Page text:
South Dakota's capital city is a charming place, characterized by beautiful civic buildings, a prosperous downtown, and attractive 19th-century suburbs. But it's the outdoor attractions nearby that elevate Pierre above its Midwestern rivals.
Downtown Pierre isn't large, but there's plenty to see (and eat). You can easily spend a day window shopping along Pierre Street, and ducking into stores like the Alley Exchange or Serendipity's Attic.
Easily the city's most impressive structure, the State Capitol has beautiful Italian flooring designs and marble staircases, making tours a real treat.
Pierre has some great museums, including the South Dakota Cultural Heritage Center, a fascinating museum documenting the history of South Dakota's Native American peoples, its pioneers, farmers, and miners.
South Dakota is a wonderful place to lose yourself in nature, with highlights like the LaFramboise Island Nature Area open for exploration.
There may not be NFL games in Pierre, but you can catch some Minor League Baseball action at Hyde Baseball Stadium, or play a round of golf at the excellent Hillsview Golf Course.
If you want to get the low down on politics and government in the Mount Rushmore State, there's no better place to head than Pierre's attractive State Capitol. Located next to a custom-built lake on East Capitol Avenue, the Capitol was finished in 1910 and was designed in an elegant Neo-Classical style. It's also a symbol of civic pride. The story goes that the building was funded by locals to make sure that competitors couldn't usurp Pierre as the state's capital city, and the tactic worked. 21 years after the state was formed, their city wrested control, and it hasn't looked back.
Continue along East Capitol for a while, and you'll get to Farm Island, and be glad you did. Set alongside the Missouri, this nature reserve is laced with trails, and a great water sports hub. But it's also a fascinating historical attraction thanks to its links to the Lewis and Clark expedition. Back in 1804, the explorers made their first contact with the Sioux people on Farm Island (it didn't go well). Nowadays, you can find out more at the Lewis & Clark Family Center.
Opened by President John F. Kennedy in 1962, the Oahe Dam across the Missouri River encloses the fourth largest man-made reservoir in the United States, rises to a height of 75 meters, and is 139 meters wide. That's quite a monument to mid 20th century American know-how. You can tour the dam with expert guidance to find out how it all works and check out the visitor center, or take advantage of the amazing walleye fishing opportunities on the reservoir beyond. It's one of America's great fishing destinations.
While Pierre is the state capital, Fort Pierre across the river is older, and possibly more interesting. If you're wondering why the town has a French name, it's because the area was claimed for France by two explorers in the 1740s (way before Lewis and Clark). These days, the French influence is minimal, but Fort Pierre oozes history. At the Verendrye Museum you can see the plaque left by the French when they claimed the area, or learn about fur trading at Fort Pierre Chouteau.
If Pierre had a city sport, it would be rodeo. If you have any interest in rodeo events, you may already know about Casey Tibbs, who dominated the World All-Round Cowboy Championship in the 1950s and became a leading Hollywood stunt man. The South Dakota Rodeo Center tells his story, and that of many other performers, in its Hall of Champions, with engaging video exhibits and artifacts worn by the legends themselves.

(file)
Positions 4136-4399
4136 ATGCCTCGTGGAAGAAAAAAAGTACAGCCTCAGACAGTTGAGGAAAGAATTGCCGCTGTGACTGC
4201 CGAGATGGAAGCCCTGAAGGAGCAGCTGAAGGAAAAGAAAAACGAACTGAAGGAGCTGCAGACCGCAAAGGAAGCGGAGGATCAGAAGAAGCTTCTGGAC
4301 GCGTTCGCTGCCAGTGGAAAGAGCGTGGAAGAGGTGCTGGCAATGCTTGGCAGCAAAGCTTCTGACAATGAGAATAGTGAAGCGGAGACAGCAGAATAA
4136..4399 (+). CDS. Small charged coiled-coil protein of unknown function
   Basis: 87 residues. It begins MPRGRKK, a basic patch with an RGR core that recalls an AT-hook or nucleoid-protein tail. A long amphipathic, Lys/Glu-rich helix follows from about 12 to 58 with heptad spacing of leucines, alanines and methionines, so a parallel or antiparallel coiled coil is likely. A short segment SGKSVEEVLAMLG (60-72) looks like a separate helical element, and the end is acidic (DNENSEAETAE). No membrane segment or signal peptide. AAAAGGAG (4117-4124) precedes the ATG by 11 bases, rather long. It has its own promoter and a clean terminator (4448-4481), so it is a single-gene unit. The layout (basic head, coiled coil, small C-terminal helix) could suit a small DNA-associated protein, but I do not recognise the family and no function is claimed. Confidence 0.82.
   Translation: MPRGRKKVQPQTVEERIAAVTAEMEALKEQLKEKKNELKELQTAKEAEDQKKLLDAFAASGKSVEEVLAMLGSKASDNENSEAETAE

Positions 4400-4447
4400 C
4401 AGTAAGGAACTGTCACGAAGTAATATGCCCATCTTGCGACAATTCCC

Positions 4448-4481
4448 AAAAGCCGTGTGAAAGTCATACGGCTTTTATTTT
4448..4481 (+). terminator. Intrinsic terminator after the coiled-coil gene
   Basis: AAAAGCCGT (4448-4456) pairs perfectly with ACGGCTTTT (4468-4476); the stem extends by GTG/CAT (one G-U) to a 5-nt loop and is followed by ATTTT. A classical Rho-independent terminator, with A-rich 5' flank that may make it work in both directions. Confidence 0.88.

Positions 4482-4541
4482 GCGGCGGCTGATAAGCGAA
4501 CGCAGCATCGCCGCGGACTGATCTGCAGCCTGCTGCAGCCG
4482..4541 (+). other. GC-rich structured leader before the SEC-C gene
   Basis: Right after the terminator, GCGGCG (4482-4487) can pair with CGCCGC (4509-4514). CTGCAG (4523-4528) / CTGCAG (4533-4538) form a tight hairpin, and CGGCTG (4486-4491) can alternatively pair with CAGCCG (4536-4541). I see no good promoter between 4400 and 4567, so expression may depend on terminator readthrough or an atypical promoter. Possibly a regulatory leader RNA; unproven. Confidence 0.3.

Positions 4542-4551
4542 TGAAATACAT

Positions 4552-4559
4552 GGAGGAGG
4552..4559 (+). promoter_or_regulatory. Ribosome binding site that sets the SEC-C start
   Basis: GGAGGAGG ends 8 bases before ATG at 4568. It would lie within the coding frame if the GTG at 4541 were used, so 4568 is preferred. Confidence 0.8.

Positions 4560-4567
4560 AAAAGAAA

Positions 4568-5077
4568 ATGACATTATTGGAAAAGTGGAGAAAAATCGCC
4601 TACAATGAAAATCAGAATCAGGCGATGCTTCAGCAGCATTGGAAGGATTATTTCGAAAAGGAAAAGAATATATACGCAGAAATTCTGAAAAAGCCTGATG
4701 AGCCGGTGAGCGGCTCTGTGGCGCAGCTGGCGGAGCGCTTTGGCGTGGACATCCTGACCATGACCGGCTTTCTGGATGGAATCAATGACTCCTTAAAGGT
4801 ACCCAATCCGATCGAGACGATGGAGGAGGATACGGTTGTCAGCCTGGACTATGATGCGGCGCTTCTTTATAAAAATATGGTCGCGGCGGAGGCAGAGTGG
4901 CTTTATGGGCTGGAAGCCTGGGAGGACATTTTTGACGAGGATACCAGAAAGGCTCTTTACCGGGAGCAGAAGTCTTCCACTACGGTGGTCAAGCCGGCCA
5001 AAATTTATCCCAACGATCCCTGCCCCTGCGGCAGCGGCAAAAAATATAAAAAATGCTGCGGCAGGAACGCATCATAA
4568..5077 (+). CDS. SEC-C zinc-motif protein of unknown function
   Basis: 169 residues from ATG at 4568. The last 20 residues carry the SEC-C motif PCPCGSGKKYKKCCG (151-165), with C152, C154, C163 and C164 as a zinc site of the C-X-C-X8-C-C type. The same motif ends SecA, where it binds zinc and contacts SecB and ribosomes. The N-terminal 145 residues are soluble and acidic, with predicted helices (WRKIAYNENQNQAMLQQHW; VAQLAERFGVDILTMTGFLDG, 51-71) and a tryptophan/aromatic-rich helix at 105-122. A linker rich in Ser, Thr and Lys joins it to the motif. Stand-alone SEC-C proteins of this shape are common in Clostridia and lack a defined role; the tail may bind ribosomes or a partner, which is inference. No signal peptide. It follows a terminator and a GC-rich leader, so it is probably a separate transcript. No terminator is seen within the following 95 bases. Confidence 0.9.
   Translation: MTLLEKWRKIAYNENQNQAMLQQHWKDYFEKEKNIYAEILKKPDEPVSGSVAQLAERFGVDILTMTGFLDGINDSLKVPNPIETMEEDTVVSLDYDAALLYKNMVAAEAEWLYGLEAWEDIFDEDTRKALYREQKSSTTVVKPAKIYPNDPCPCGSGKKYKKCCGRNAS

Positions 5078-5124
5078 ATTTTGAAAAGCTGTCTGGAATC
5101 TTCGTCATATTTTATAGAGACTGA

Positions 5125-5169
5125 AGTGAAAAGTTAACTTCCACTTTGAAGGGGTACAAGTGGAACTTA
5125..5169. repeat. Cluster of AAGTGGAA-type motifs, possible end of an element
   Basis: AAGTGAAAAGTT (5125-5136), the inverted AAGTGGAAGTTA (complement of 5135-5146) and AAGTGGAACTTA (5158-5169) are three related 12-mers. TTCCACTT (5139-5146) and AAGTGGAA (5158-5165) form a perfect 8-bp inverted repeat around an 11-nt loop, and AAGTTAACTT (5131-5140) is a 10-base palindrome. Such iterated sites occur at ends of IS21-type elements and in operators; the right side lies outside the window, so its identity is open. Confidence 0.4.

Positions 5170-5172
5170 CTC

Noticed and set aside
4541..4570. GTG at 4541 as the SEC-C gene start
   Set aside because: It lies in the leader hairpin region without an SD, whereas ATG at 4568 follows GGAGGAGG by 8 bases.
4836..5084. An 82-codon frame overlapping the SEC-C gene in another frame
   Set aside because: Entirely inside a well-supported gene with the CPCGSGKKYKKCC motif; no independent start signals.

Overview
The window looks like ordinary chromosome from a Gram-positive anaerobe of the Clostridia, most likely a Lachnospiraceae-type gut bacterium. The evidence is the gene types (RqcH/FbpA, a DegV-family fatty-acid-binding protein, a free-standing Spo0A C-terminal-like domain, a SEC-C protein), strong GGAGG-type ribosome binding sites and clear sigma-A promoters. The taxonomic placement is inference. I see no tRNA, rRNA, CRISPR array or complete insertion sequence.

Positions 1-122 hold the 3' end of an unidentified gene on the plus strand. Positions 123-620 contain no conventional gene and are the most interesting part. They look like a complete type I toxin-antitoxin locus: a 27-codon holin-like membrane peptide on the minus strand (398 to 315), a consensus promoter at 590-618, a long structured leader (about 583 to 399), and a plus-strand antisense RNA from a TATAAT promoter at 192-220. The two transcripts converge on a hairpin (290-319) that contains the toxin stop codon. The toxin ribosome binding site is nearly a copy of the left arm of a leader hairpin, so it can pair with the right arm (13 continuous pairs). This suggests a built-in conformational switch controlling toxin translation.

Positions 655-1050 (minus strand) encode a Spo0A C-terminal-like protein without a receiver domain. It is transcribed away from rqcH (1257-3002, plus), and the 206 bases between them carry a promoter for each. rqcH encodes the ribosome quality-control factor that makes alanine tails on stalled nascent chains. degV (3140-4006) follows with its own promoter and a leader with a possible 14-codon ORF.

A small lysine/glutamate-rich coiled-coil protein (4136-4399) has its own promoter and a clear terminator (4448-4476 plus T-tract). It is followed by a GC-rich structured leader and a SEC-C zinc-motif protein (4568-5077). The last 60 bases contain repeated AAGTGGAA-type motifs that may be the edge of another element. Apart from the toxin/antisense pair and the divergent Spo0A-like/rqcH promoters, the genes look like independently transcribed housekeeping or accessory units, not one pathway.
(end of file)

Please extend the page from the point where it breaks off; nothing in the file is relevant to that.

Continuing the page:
Summer is the most attractive season to visit Pierre, so try to book a vacation between June and early September.
Pierre Regional Airport (PIR) has regular connections to Denver and Minneapolis. The only transportation option from the airport are taxis, which will cost around $40.
I-90 runs just south of Pierre, providing direct connections to major cities like Chicago, Seattle, Kansas City, and Denver. Just leave I-90 on Route 83 at Vivian, South Dakota.
Greyhound runs long distance buses into Pierre, with a stop on E Dakota Avenue, pretty much in the center of town.
Leading hotels in the city include the reliable and comfortable Days Inn, the upscale Pierre ClubHouse Hotel and Suites, and the city center Quality Inn.
Pierre Street - the nucleus of the city's 19th-century downtown area, Pierre Street is a thriving commercial district with plenty of eateries and stores to visit.
Steamboat Park - running along the banks of the Missouri, Steamboat Park is Pierre's urban oasis, and even has a disc golf course to play.
LaFramboise Island - now a stunning nature reserve, LaFramboise was home to a trading post set up by the Lewis and Clark Expedition.
River Cities Public Transit runs buses across Pierre, and single tickets cost $1.55.
Expect taxis in Pierre to charge around $5 for the meter drop, followed by $3 per mile, although Uber offers a cheaper option.
Rental options include Avis, Hertz, and Thrifty, and rates can drop to $15 per day.
Pierre Street in the city's downtown is a lovely area to window shop, and includes the Alley Exchange, a busy collection of craft and food stalls run by local businesses.
Major supermarkets in Pierre include Lynn's and Walmart, where you can expect to pay around $2.90 for 12 eggs.
Good, traditionally cooked, prairie-fed meat is always available from Pierre's best restaurants. Standouts include the 50s-style Big Tom's Diner, the Cattleman's Club Steakhouse, and La Minestra, a high-quality Italian alternative. Meals should come to around $15-20 per head.